Friday, August 22, 2014

Lauren Bacall's 'By Myself," still resonates for me

"I think your whole life shows in your face and you should be proud of that." - Lauren Bacall (1924-2014)

Lauren Bacall wrote her original autobiography, "By Myself," in 1978. I read it soon after at a time in my own life when I was in transition and was much more interested in Hollywood than I am now.
Her recent death at age 89 prompted me to search out the book, which I've hauled around with me since. I remembered liking "By Myself" 30 years ago. In rereading it, I still do because it's a real story, honest, if not brutally honest about her life from the time she met and married Humphrey Bogart in 1945, her life with him, her children and the ultimate crushing loss when he died of cancer in 1957.
Her story just gets started. Widowed in her early 30s, Bacall must find her way as a single mother of two young children and keep some kind of a career going (code for earn a living). She turned to her friends for support, some married, some not. Some reached out and included her, others couldn't handle her singlehood. Frank Sinatra had been a close friend of Bogie and became her close friend. But the relationship was on and then off.

Bacall describes what grief did to her early on. The desperate pain of loss, the slow realization that life alone was all about conversations with yourself, by yourself.

She writes, "People always ask what you'd change if you had your life to live over again. I wouldn't change a lot of the unhappy times because then I would miss something wonderful. But I would change like a flash--me during it -- how I behaved with Stephan and Leslie (her kids), either short-tempered or over-affectionate --avoiding everything I could that had to do with Bogie, with my past life -- my insane desire to get out of my house. As if that could erase anything."

This was the 1960s before modern support groups, online counseling and social media. Before
It was Bacall talking to her mother late at night, talking with her friends over dinner. Trying to find her way. It was tough. But this is no tear-jerker.

Bacall writes in a self-critical way that draws you in as a fellow traveler. She looks back on her grief, her transition out of Hollywood back to New York, her recovery. She brings you along on a journey that's interesting for her candor about mistakes, about friends who dropped her and about men.
She marries again in 1961. This time to Jason Robards, among the most talented American stage actors of his time. Robards also was an alcoholic, which eventually destroyed the relationship and resulted in divorce in 1969. From that marriage, Bacall bore another child. She accepted the end of her marriage to Robards as inevitable because of his drinking.

Bacall describes herself as a "risk taker" and went to Broadway first in "Cactus Flower" in 1965, "Applause" in 1970 and "Woman of the Year" in 1981. She won Tonys for Applause and Woman of the Year. In 1976, she co-starred with John Wayne in his last movie, The Shootist."
About personal lessons learned?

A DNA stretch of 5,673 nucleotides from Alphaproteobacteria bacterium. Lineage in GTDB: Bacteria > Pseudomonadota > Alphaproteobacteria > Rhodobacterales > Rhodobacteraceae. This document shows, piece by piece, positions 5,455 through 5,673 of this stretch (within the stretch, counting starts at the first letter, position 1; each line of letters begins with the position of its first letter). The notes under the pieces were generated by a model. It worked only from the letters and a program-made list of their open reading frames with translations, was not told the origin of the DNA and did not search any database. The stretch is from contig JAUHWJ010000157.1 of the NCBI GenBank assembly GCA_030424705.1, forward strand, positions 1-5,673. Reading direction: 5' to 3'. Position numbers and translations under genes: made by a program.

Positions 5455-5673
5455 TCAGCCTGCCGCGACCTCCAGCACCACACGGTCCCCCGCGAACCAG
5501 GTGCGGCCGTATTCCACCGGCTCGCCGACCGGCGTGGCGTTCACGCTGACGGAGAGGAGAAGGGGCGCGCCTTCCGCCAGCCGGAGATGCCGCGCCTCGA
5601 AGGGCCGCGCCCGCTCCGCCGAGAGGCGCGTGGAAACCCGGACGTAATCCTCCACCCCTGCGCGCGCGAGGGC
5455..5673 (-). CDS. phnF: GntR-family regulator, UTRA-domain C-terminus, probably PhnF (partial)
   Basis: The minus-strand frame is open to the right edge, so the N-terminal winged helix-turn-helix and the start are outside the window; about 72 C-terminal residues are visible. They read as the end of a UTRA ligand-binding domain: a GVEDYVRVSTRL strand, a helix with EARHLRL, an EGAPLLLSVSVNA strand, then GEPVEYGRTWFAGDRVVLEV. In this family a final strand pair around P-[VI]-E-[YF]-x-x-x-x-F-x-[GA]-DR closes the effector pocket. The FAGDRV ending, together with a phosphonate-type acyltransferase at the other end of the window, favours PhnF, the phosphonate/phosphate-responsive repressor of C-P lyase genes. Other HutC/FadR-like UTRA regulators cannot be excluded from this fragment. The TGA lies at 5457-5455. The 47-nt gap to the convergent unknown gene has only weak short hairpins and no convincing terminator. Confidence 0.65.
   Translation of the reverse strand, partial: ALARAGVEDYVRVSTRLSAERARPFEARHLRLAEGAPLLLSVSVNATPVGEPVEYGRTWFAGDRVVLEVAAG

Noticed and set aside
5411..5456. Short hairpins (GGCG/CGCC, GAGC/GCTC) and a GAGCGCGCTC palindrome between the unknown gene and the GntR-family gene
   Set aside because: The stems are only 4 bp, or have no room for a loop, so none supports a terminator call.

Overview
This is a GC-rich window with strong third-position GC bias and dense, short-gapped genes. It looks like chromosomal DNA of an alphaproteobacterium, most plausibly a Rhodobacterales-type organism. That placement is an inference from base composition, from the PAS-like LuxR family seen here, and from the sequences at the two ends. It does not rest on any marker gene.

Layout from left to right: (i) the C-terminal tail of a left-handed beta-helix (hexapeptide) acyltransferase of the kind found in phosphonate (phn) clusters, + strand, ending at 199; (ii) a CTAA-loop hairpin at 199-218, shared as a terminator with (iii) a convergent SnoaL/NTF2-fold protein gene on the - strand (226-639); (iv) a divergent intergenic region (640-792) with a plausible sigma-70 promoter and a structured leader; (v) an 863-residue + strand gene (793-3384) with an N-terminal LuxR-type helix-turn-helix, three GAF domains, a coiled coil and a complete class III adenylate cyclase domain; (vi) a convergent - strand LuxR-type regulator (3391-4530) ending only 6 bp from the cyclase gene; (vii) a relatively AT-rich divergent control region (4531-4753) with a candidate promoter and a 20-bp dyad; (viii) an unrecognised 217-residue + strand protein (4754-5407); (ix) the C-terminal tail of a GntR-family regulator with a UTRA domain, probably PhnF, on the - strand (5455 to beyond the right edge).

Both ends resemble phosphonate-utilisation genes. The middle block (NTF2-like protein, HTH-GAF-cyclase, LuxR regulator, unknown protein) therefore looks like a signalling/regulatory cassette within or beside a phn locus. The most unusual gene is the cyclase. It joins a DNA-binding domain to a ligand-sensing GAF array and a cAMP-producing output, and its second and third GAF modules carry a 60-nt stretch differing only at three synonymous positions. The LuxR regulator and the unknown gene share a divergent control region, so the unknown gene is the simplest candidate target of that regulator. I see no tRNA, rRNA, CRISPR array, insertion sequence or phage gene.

"The lesson of Bogie I had finally put into practice: In the face of inevitable, terrible happenings, how much better to hold on to one's character and hurt others as little as possible. The straight road," she said.
On who she was: "I've finally discovered," she said, "that you really don't learn from past mistakes. You do logically, reasonably, but emotionally, not for a second. I didn't mean to waste one more minute. Patience was still not my strong suit."
On losing someone you love: "The knowledge of death being part of life's cycle helps not at all. There is no way to prepare for the darkness of that pit of despair, that gaping hole that remains empty and gnaws constantly like an open nerve."
On working: "Work is essential to me -- really using myself, really functioning, body and mind at their best -- but it only heightens my emotional needs, it doesn't lessen them."
Bacall went on to write again. "Now," in 1994 and "By Myself and Then Some," in 2005. I've not read either but will have to track them down.
On widowhood: "I had to get out from under being "Bogart's widow." That was not a profession, after all -- and there would be no hope of a new beginning unless I fought for one."
On being a single woman: "A woman along can't win with wives. It's a problem I've had all my single life, and there's no way to fight it."
In the flurry of news about Lauren Bacall's death, there was little coverage beyond her Hollywood celebrity days, her marriage to Humphrey Bogart. The comments were about her beauty, her chiseled looks and smoky eyes. Nothing was said about her books, about her Broadway work. One minute summaries don't allow for much. I remembered liking Bacall's "By Myself," for her storytelling, her candor and the rough patches and how she managed them. Still do.
She finished her book this way: "I don't like everything I know about myself, and I'll never be satisfied, but nobody's perfect. I'm not sure where the next years will take me---what they will hold-- but I'm open to suggestions."
Thank you, Lauren Bacall for putting a voice to what many women experience in the circle of life.
For comment on her life by Betsy Sharkey in the LA Times, "Appreciation: Lauren Bacall's Voice resonated with Women," click here.
For more:
"Knock Wood," by Candice Bergen about growing up with her vantriloquist father Edgar Bergen.
"The Year of Magical Thinking," by Joan Didion after the death of her husband.
"Traveling Mercies: Some Thoughts on Faith.," by Anne Lamott.
After full lives together, more older couples are divorcing, click here.

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